Thursday, February 4, 2010

"Born in Japan, but ordered out

"TOKYO -- Fida Khan, a gangly 14-year-old, told the court that immigration authorities should not deport him and his family merely because his foreign-born parents lacked proper visas when they came to Japan more than 20 years ago.

"During the past two decades, his Pakistani father and Filipino mother have held steady jobs, raised children, paid taxes and have never been in trouble with the law.

""I have the right to do my best to become a person who can contribute to this society," Fida told a Tokyo district court in Japanese, the only language he speaks.

"But the court ruled last year that Fida has no right to stay in the country where he was born. Unless a higher court or the Minister of Justice intervenes, a deportation order will soon split the Khan family, sending the father, Waqar Hassan Khan, back to Pakistan, while dispatching Fida and his sister Fatima, 7, to the Philippines with their mother, Jennette.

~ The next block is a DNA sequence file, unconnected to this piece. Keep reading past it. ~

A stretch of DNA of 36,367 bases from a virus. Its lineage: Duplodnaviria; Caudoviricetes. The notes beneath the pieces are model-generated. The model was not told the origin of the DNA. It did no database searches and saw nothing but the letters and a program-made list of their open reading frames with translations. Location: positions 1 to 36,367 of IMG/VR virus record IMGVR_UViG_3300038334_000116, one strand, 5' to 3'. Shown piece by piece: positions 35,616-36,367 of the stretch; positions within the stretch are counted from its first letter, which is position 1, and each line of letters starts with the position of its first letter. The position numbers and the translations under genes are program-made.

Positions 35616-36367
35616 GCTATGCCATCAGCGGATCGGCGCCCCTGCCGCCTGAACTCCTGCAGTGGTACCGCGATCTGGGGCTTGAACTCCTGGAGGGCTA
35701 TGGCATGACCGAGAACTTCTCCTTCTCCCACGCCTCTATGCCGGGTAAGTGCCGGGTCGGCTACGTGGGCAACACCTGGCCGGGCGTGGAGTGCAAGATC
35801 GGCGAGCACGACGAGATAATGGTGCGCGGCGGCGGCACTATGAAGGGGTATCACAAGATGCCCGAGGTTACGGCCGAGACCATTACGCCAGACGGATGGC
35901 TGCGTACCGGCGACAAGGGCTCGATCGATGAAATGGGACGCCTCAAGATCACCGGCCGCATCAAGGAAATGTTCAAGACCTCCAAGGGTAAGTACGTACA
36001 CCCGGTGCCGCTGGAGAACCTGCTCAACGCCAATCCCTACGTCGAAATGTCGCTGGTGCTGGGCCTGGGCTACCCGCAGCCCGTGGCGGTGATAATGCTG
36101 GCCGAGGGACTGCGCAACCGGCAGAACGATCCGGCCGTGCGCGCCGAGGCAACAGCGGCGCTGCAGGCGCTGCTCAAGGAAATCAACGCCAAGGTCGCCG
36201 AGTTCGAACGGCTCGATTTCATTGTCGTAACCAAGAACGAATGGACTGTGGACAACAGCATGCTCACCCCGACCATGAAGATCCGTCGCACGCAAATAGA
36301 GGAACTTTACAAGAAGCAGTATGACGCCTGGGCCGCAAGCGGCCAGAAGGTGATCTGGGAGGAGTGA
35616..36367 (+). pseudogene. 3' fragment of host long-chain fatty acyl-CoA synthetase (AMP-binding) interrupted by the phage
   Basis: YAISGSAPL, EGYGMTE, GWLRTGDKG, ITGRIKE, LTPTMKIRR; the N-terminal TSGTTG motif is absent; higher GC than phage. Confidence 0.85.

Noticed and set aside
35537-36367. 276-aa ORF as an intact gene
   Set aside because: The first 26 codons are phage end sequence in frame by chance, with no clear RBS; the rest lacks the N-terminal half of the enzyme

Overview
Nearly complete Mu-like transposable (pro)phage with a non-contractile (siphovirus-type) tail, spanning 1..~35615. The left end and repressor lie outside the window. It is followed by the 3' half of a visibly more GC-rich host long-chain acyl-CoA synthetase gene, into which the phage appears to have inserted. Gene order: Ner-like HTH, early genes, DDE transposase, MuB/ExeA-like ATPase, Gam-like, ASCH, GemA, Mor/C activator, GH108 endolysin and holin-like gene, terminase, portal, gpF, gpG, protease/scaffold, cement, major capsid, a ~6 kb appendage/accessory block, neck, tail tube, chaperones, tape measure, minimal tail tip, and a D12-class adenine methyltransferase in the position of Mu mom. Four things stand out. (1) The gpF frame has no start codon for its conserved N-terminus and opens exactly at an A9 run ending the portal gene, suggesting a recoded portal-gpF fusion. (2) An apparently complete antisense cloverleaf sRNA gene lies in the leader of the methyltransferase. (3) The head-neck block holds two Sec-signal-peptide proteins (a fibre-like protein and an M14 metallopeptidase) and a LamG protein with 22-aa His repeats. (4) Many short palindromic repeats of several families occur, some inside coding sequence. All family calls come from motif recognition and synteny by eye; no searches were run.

"Aggressive enforcement of Japanese immigration laws has increased in recent years as the country's economy has floundered and the need for cheap foreign labor has fallen.

"Nationality in Japan is based on blood and parentage, not place of birth. This island nation was closed to the outside world until the 1850s, when U.S. warships forced it to open up to trade. Wariness of foreigners remains a potent political force, one that politicians dare not ignore, especially when the economy is weak.

"As a result, the number of illegal immigrants has been slashed, often by deportation, from 300,000 in 1995 to just 130,000, a minuscule number in comparison to other rich countries. The United States, whose population is 2 1/2 times that of Japan's, has about 90 times as many illegal immigrants (11.6 million). (...)"

By Blaine Harden, The Washington Post (1/17/2010), Link to article (last visited 2/4/2010)

No comments: